Where did the name ‘plastic’ surgery come from? It is probable that the first use of the term was by the German von Graefe in his book Rhinoplastik published in 1818. The intention was to describe the moulding of tissue by surgery and has nothing to do with the use of plastic as a material. The name was used again by another German surgeon, Zeis, who in 1863 published an index of plastic surgery recording literature relevant to plastic surgery from 900 years BC. This was translated by TJS Patterson and published in 1977.
Many people inaccurately equate plastic surgery solely with cosmetic surgery and, although surgery for appearance is an important part of the repertoire, even more so is the treatment and reconstruction of injuries, including burns, cancer and congenital deformities.
Many reconstructive and aesthetic surgical techniques have been described over a period of 2000 years as part of the repertoire of all surgeons. Occasionally there were surgeons who concentrated their skills on what we would now call plastic and reconstructive surgery but it was at the time of the First and Second World Wars that the current concept of a speciality of plastic surgery emerged. Faced with horrendous injuries and aided with modern advances in anaesthesia, resuscitation and antisepsis, groups of surgeons developed ways of reconstruction.
Their inventive minds took on problems that had eluded others and their range of work expanded so that some claimed that they were the true ‘general surgeons’. Now the wheel is turning again with the advent of super specialisation. Some parts of plastic surgeons’ traditional repertoire are being claimed by other speciality groups.
The plastic surgeon is faced with many unique and novel reconstructive problems without any exact precedent and as the father of British plastic surgery, Sir Harold Gillies, taught, it is the principle that is important. Nevertheless, it is important for the surgeon to know what has gone before and study different ways of tackling a problem. There are many instances where opportunities have been lost by the lack of knowledge of what has gone before. Here are two illustrations; Tanisini in 1901 reported a reconstruction using a myo-cutaneous flap from the back.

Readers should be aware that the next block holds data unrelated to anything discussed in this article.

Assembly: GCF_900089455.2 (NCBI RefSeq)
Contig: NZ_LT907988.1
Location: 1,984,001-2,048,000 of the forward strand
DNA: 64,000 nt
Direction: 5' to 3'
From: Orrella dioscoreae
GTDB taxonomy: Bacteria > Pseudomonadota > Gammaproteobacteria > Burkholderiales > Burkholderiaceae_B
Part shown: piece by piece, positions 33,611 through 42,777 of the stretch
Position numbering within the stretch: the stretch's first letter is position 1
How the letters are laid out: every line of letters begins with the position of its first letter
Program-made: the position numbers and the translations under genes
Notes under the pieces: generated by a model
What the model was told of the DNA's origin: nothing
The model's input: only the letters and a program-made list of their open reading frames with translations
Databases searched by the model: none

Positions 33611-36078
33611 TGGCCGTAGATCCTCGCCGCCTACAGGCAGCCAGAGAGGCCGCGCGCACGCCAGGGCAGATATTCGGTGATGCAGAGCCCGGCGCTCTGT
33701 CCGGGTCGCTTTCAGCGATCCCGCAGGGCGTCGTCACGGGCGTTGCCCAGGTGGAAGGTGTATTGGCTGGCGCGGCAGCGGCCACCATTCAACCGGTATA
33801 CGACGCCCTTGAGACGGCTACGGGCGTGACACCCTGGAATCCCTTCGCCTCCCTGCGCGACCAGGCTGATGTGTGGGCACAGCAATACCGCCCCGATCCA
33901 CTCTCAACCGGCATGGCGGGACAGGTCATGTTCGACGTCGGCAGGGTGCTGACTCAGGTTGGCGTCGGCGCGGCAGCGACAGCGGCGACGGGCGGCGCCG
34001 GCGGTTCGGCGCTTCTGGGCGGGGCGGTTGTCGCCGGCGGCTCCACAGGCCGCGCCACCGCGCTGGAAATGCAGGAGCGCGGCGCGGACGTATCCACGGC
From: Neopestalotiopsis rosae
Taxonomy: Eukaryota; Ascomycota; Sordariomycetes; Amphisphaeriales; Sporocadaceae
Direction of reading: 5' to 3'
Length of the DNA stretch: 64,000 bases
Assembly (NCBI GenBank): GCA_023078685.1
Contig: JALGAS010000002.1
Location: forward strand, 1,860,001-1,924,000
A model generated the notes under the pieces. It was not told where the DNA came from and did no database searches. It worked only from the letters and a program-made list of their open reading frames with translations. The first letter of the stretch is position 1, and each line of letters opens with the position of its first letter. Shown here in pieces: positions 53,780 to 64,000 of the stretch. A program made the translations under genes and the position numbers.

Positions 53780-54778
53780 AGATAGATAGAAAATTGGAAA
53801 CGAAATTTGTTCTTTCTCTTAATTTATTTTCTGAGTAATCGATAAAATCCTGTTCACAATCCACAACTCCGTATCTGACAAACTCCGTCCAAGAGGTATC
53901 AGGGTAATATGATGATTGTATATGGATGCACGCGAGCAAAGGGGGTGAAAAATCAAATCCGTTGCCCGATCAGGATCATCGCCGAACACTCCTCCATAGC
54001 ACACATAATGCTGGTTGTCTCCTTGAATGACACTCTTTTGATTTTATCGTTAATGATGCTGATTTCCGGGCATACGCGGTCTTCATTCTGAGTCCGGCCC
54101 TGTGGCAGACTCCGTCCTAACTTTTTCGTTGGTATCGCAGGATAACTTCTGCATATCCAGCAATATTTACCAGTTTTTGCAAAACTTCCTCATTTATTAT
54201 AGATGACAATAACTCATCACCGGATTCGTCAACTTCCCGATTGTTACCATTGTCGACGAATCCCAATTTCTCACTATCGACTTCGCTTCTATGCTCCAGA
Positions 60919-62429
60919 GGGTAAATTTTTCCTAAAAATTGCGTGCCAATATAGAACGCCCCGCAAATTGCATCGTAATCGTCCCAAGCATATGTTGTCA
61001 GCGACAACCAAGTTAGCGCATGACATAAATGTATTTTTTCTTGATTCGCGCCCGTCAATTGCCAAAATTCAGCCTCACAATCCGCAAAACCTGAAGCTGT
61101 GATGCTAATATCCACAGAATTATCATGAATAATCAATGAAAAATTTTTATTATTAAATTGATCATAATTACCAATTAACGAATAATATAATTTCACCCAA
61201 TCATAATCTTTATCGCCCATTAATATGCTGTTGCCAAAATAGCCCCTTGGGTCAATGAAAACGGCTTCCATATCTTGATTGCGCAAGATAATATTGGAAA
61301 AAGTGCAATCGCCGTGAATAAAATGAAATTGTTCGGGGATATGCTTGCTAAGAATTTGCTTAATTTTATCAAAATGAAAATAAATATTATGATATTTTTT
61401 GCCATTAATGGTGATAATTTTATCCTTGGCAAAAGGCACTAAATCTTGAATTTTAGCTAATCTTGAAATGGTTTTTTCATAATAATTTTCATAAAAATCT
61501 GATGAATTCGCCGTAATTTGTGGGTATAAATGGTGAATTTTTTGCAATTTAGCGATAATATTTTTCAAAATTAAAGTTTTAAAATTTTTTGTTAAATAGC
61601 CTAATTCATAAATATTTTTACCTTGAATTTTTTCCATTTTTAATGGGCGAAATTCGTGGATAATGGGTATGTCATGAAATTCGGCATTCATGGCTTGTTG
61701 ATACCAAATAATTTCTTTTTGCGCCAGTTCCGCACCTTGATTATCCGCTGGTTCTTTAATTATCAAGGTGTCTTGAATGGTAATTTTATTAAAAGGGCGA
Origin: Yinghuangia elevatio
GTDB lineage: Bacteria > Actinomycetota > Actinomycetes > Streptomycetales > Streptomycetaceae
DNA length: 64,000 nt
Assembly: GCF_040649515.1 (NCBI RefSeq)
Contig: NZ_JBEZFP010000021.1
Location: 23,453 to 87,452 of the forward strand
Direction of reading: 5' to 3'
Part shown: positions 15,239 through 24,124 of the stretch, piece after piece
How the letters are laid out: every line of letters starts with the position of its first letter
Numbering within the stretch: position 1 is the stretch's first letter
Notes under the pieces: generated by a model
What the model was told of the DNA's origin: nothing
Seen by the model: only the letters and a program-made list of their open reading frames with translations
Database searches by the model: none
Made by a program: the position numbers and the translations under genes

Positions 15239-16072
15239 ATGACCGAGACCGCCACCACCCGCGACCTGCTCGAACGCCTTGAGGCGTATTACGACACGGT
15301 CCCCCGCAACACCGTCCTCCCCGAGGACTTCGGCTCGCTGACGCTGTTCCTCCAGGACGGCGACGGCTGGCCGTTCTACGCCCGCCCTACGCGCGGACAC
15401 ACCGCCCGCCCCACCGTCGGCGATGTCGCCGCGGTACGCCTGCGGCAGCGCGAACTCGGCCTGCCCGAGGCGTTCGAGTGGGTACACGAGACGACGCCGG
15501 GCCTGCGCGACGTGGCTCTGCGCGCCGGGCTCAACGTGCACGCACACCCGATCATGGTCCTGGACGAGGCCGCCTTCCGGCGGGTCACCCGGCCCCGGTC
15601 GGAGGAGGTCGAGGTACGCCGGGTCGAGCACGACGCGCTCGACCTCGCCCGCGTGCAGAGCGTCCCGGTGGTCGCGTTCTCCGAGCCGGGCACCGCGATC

His report went unnoticed and it was not until 1972 when Olivari described his latissimus dorsi flap that this method of tissue transfer was reborn. Again, Manchot in 1889 wrote a treatise on the anatomy of cutaneous circulation but it was 80 years before this was reinvestigated and the importance of this knowledge used to design so many of the present flap reconstructions.
The developments in reconstruction and aesthetic surgery have been gradual but there have been notable steps frequently associated with a single name, although it often seemed to need two people to bring a new technique into general usage. The first description is amplified by a second person, either knowingly or in ignorance, who then brings the procedure into common use. The tube pedicle technique of tissue transplantation is a case in point. It was originally described by the Russian, Filatov, on 9th September, 1916; independently Gillies devised a tube pedicle to reconstruct the face of a severely burnt sailor on 3rd October, 1917. It was Gillies who influenced reconstructive surgeons to use this technique over the next 50 years.
A ‘timeline’ of developments of surgical techniques with the associated names and dates is shown below. Space does not allow a comprehensive list. Apologies made for errors and omissions and it is hoped that readers will correspond with this publication to give suggestions and corrections.
Study of the timeline below is humbling. It shows the great number of ideas and techniques that have been used in surgery of repair and in correction of deformities by so many inventive surgeons. It illustrates how one person can have several developments to his name and how a new technique described by one person needs a second surgeon to develop and publicise it. Also highlighted are the lost opportunities resulting from a failure to study what has gone before and also the difficulties of language where reports published in obscure journals, in another language, are overlooked. The problem of our time is that the vast number of publications and literature could result in important contributions being missed.
- The Zeis Index and History of Plastic Surgery 900 BC to 1863 AD, translated by TJS Patterson, 1977.
- The Progress of Plastic Surgery, AF Wallace, 1982.
- A History of Plastic Surgery, P Sanoni-Rugiu and PJ Sykes, 2007.
Declaration of competing interests: None declared.